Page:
The importance of reverie

Reverie: A state of being pleasantly lost in one’s thoughts; a daydream. A dreamy or musing state.

Sometimes we can only understand the importance of a word when we look at its origins. ‘Reverie’ comes from 17th century Old French for ‘rejoicing, revelry’, and of course from the French for dream, reve. There is a link here between making the time to just be and connecting with joy and delight, which, in turn, frees us from the fear that runs us into the ground.

Think for a minute of the last time you sat down, took a deep breath, and stopped. Does that ever happen? If it does, do you feel a sense of guilt, that you should be doing any number of other things? Just sitting down, maybe staring out of the window, looking at the leaves on a tree, or the clouds. This state of being rather than doing is so rare for most of us that we struggle to achieve it. We fill time with stuff. Online browsing, telly, a phone call, crossing off one of the countless tasks on the to-do list. I’m talking about time without any of these fillers and distractions. Reverie is so important. We go to meditation classes, but we’ve forgotten how to daydream. And daydreaming is a form of meditation. Even meditation has become another stick to beat ourselves with, whether we practice it or not.

Making space in our lives to just be, going into a state of reverie on a regular basis, changes everything. It connects us with ourselves, with our environment and with our loved ones. When we stop for a moment, and allow nothingness, the insights that can bubble up are as welcome as they are surprising.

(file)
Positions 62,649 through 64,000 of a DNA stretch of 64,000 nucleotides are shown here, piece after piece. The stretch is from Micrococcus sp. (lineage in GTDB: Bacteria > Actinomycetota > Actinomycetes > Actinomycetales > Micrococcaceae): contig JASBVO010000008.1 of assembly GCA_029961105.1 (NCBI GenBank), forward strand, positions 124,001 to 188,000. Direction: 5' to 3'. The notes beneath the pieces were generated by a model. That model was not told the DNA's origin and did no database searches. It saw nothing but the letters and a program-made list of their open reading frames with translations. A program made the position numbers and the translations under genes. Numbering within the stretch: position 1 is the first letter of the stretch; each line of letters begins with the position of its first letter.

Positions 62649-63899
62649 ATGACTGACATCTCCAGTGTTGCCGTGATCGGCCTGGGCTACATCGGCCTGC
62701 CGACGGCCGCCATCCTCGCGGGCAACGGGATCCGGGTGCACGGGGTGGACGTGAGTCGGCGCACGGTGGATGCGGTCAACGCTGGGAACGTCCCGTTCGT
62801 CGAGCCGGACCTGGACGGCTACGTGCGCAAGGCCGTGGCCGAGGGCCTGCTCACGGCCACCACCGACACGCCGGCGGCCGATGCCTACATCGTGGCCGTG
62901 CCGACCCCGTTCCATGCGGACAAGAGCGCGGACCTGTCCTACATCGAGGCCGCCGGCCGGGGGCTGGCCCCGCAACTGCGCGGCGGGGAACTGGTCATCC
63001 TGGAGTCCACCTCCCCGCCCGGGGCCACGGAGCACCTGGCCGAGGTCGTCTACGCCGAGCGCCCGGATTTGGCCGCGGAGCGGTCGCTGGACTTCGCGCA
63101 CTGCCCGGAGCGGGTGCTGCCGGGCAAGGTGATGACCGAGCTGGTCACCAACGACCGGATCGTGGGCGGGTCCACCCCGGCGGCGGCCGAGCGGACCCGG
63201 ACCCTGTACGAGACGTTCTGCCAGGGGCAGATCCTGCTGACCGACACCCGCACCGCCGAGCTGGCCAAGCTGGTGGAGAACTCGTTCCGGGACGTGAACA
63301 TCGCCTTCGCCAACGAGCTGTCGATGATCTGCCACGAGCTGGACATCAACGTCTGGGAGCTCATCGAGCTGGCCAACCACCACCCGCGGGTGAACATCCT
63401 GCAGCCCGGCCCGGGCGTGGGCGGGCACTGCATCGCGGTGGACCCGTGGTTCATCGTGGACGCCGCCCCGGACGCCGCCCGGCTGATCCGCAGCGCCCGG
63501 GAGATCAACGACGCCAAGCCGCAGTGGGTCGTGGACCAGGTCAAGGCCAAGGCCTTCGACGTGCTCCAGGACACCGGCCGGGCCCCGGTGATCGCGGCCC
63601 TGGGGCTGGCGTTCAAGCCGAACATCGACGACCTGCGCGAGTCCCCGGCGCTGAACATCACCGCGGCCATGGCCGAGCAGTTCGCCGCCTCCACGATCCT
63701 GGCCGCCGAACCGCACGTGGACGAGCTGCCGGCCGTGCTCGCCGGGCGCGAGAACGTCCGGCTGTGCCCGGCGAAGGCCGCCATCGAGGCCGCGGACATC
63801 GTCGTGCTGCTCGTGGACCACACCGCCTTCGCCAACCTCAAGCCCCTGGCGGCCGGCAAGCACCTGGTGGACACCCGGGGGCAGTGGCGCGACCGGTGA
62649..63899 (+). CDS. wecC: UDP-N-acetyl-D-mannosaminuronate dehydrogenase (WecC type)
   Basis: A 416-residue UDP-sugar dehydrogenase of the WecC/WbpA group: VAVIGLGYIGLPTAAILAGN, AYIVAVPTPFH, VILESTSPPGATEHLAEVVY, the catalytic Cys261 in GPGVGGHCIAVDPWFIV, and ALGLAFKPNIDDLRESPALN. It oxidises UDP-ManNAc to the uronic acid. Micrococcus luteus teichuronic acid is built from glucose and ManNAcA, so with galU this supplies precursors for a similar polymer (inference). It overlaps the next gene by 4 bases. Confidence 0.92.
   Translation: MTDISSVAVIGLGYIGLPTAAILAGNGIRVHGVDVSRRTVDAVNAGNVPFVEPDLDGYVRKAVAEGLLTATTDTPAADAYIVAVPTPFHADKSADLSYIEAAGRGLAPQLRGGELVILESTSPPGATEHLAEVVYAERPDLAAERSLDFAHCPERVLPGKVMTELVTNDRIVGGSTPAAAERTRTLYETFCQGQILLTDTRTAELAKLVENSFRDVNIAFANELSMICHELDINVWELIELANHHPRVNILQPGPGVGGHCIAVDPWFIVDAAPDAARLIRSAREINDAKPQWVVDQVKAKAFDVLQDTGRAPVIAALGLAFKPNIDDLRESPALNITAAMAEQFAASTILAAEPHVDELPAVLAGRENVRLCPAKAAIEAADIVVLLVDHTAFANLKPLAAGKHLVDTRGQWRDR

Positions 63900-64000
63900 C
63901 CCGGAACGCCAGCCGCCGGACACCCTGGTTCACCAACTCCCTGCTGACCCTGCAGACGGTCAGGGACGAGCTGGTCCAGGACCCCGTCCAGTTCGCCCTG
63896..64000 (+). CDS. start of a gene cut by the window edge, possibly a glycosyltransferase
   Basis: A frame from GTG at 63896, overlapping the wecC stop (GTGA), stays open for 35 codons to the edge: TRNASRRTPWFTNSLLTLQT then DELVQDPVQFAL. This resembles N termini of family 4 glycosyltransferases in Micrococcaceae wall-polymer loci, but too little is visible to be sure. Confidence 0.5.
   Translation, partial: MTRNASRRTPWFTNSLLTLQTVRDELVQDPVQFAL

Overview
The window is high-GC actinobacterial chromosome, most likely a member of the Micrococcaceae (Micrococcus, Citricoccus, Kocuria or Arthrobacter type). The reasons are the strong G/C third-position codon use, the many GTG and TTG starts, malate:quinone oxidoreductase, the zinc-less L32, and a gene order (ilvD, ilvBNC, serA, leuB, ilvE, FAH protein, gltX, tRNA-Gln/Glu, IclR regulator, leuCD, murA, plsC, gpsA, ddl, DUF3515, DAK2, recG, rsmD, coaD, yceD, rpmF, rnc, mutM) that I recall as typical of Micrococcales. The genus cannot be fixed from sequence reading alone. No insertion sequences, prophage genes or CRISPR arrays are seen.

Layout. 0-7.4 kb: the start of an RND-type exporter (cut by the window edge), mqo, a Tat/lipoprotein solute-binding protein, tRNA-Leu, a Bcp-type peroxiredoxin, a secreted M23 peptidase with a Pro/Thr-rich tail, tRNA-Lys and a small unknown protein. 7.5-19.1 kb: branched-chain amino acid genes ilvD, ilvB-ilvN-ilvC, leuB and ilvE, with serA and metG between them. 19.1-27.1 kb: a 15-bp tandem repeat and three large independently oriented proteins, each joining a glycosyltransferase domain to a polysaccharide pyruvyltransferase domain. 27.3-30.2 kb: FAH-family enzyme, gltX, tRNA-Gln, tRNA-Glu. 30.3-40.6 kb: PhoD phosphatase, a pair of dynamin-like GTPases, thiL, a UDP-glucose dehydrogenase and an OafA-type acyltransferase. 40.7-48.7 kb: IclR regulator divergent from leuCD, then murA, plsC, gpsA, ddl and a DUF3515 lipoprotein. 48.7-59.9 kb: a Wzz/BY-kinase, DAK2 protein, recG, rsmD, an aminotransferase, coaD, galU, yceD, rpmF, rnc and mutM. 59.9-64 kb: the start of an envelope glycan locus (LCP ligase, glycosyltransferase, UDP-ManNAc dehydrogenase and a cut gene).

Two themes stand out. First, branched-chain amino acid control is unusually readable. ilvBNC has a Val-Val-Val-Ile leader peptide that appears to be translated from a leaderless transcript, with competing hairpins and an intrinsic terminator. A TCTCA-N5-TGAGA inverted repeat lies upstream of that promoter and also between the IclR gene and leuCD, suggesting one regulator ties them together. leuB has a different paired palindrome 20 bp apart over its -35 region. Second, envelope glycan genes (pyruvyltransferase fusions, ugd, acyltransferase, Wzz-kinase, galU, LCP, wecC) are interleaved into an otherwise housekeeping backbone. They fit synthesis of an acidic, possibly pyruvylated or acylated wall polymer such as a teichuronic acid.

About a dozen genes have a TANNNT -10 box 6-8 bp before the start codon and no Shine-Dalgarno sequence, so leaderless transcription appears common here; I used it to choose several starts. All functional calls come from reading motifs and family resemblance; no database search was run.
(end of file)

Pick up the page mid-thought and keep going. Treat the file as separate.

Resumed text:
Create space for the radical rebellion of reverie

So, my challenge to you for this week, lovely ones, is this. Forage yourselves a cup of fresh herbal tea. There’s wild mint, dead nettle (delicious), hawthorn berries, rosehip, and countless other goodies waiting for you to come and pick just a few of them. Wash them, stick them in a cafetiere or a mug, and fill with hot water. Let steep. And then have a sit down. No book, no radio, no smartphone. Just something to look at, whether it’s the sky through a window, or your garden if you’re lucky enough to have one. Note how it feels, and how much resistance arises. Can you stay with it for half an hour, or an hour, or even more? See what comes up for you.

You’re making room for some stillness in your life and, in doing so, you’re checking out of fear-based action and creating the space to get conscious. And that consciousness, if allowed regular room to grow, will permeate how you consume, how you spend your time, and how you live. More reverie in our lives, and less fear of not being enough, or being too much. This is the key to less, and more mindful, consumption. To loving ourselves more. It can all start with a little daydream time. The radical rebellion of reverie.

Next time we’ll be taking a deep dive into the Autumn Equinox and how to integrate balance into our lives. Until then, happy daydreaming x

e: sophielutztarot@gmail.com for tarot bookings

w: sophielutz.com

i: sophietarot